Welcome everyone on our weekly ramble down Memory Lane via Dead Man's Gulch and through fields of hay or somewhere Sting sang about.

Have you ever visited Shenley Road in Borehamwood? It is blessed with a staggering array of restaurants featuring cuisines from around the world and is known as the dining destination of Hertfordshire. We even still have a Wimpy. Remember in the 1960s when you had a Wimpy burger before the Big Mac arrived?

Shenley Road is also known for another thing. More members of the Royal Family have been driven along it than almost anywhere else outside somewhere like Windsor or Balmoral.

It all revolves around the fact that Borehamwood has been a film-making town since 1914 and since the 1950s home to many television series. The first royal visit was by the future King George V1 in 1930 to view the not long-opened Elstree Studios. He was greeted by the legendary pre-war studio manager Joe Grossman, who was a working class Cockney. In the 1930s he also showed round the King of Greece, who stopped to examine a camera and looked a bit mystified. Joe unwittingly said: "I suppose this is all Greek to you, Sir." That is a true story and I wonder how that expression came into our language, although in this politically correct world we must not use it today.

During the early 1930s the Prince Of Wales, later King Edward, made private visits to the studio, no doubt attracted by the glamour of such places. His parents, Queen Mary and George V, were driven along Shenley Road in 1934 on their way to open what was then called the Middlesex Mental Hospital in nearby Shenley. As they drove past the studio, hundreds of locals lined the road mixed with costumed extras from a film called Blossom Time. You can view the occasion on an old newsreel on the British Pathe webpage. The then Queen Elizabeth, soon to be known as the Queen Mother, visited the set of The Magic Box in 1951 with her daughter Princess Margaret.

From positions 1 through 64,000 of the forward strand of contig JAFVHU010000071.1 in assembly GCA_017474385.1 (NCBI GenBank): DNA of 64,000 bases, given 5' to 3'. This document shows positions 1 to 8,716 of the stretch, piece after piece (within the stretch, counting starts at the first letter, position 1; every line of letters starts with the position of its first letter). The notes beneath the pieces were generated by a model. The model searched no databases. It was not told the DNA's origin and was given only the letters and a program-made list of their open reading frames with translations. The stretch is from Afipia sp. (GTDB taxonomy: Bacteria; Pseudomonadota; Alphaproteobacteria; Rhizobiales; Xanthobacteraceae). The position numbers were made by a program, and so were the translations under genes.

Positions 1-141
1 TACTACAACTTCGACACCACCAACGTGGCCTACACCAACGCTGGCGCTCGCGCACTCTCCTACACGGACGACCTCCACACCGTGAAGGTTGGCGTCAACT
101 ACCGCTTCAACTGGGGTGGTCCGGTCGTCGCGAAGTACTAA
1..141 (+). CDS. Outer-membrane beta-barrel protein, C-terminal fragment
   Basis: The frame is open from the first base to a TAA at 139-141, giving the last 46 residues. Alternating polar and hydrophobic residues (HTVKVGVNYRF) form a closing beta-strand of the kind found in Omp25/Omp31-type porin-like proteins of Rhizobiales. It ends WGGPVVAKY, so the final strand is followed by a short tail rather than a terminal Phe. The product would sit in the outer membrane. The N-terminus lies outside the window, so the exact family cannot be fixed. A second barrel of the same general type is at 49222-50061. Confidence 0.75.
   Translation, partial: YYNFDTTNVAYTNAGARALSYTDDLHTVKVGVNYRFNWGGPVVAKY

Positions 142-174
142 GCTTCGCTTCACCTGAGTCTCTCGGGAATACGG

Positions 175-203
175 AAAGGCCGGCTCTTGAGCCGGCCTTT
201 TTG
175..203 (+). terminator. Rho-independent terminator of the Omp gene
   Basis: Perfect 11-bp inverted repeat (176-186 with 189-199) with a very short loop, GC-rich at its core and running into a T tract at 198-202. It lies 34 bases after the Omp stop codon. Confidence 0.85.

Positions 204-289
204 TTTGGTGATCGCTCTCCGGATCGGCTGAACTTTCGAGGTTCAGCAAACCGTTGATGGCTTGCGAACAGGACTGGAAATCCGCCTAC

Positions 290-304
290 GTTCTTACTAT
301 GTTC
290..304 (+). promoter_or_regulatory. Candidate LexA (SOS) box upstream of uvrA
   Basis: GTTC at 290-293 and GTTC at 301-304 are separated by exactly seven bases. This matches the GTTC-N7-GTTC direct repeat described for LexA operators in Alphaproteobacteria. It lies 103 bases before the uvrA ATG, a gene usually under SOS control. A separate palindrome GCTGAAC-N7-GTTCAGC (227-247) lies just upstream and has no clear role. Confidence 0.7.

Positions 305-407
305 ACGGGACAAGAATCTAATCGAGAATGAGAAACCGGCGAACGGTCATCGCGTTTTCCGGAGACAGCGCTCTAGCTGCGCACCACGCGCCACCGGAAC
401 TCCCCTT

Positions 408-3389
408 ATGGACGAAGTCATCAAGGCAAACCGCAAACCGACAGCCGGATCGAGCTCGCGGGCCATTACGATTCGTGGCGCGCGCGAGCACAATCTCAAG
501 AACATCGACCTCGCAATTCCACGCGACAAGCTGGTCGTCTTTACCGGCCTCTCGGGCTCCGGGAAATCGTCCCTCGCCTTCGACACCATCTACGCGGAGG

In 1974 Prince Charles and Lord Mountbatten made at private visit to Elstree Studios to the set of Murder On The Orient Express. Then, in 1985, I had the pleasure to help organise the visit of Princess Anne to open the new offices and workshops at Elstree and she made the point that she wanted to meet the employees and not dignitaries. After Her Highness had to depart we had a great party on one of the sound stages and I remember sitting with Michael Winner and Trevor Howard. Little did we know just a year later what stormy times lay ahead and within four years that stage and much more would be demolished to make way for Tesco.

In 1999 I had the pleasure to help organise and host the visit of Prince Charles to open the two giant new stages we had built. It took me many months to organise but he was just great with everybody and I remain an admirer. I have suggested those in charge of Elstree today invite Prince William to open the new stages now being built and I would be happy to help, although I doubt I will get a call. I have also suggested they name the two stages after Hitchcock and Spielberg, and perhaps even a toilet or something after me. Perhaps the entrance could be called Welsh Way.

I must also of course mention that our wonderful Queen Elizabeth visited the set of EastEnders at BBC Elstree Centre where the Queen Vic is named after some relative.

So next time you drive along Shenley Road remember, you have shared it with royalty.

Paul Welsh MBE is a Borehamwood writer and historian of Elstree Studios